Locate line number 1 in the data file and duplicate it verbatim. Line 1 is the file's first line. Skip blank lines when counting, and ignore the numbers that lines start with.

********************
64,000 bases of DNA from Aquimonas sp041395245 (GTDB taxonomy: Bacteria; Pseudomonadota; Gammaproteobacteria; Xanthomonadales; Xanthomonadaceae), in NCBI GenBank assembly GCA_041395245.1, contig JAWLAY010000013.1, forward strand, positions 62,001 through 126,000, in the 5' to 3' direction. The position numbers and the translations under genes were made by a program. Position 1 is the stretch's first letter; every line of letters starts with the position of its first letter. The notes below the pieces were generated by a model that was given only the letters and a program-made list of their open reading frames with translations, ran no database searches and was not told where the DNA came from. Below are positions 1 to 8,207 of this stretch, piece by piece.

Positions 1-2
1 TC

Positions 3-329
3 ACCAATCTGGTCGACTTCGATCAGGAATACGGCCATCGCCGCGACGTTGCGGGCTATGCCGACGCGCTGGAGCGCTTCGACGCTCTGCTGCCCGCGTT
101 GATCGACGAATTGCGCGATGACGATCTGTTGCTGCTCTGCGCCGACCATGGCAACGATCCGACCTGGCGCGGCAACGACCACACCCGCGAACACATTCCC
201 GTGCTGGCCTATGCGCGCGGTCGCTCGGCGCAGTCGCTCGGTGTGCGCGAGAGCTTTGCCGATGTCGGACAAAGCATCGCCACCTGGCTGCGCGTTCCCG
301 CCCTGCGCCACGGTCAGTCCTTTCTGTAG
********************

64,000 bases of DNA from Aquimonas sp041395245 (GTDB taxonomy: Bacteria; Pseudomonadota; Gammaproteobacteria; Xanthomonadales; Xanthomonadaceae), in NCBI GenBank assembly GCA_041395245.1, contig JAWLAY010000013.1, forward strand, positions 62,001 through 126,000, in the 5' to 3' direction. The position numbers and the translations under genes were made by a program. Position 1 is the stretch's first letter; every line of letters starts with the position of its first letter. The notes below the pieces were generated by a model that was given only the letters and a program-made list of their open reading frames with translations, ran no database searches and was not told where the DNA came from. Below are positions 1 to 8,207 of this stretch, piece by piece.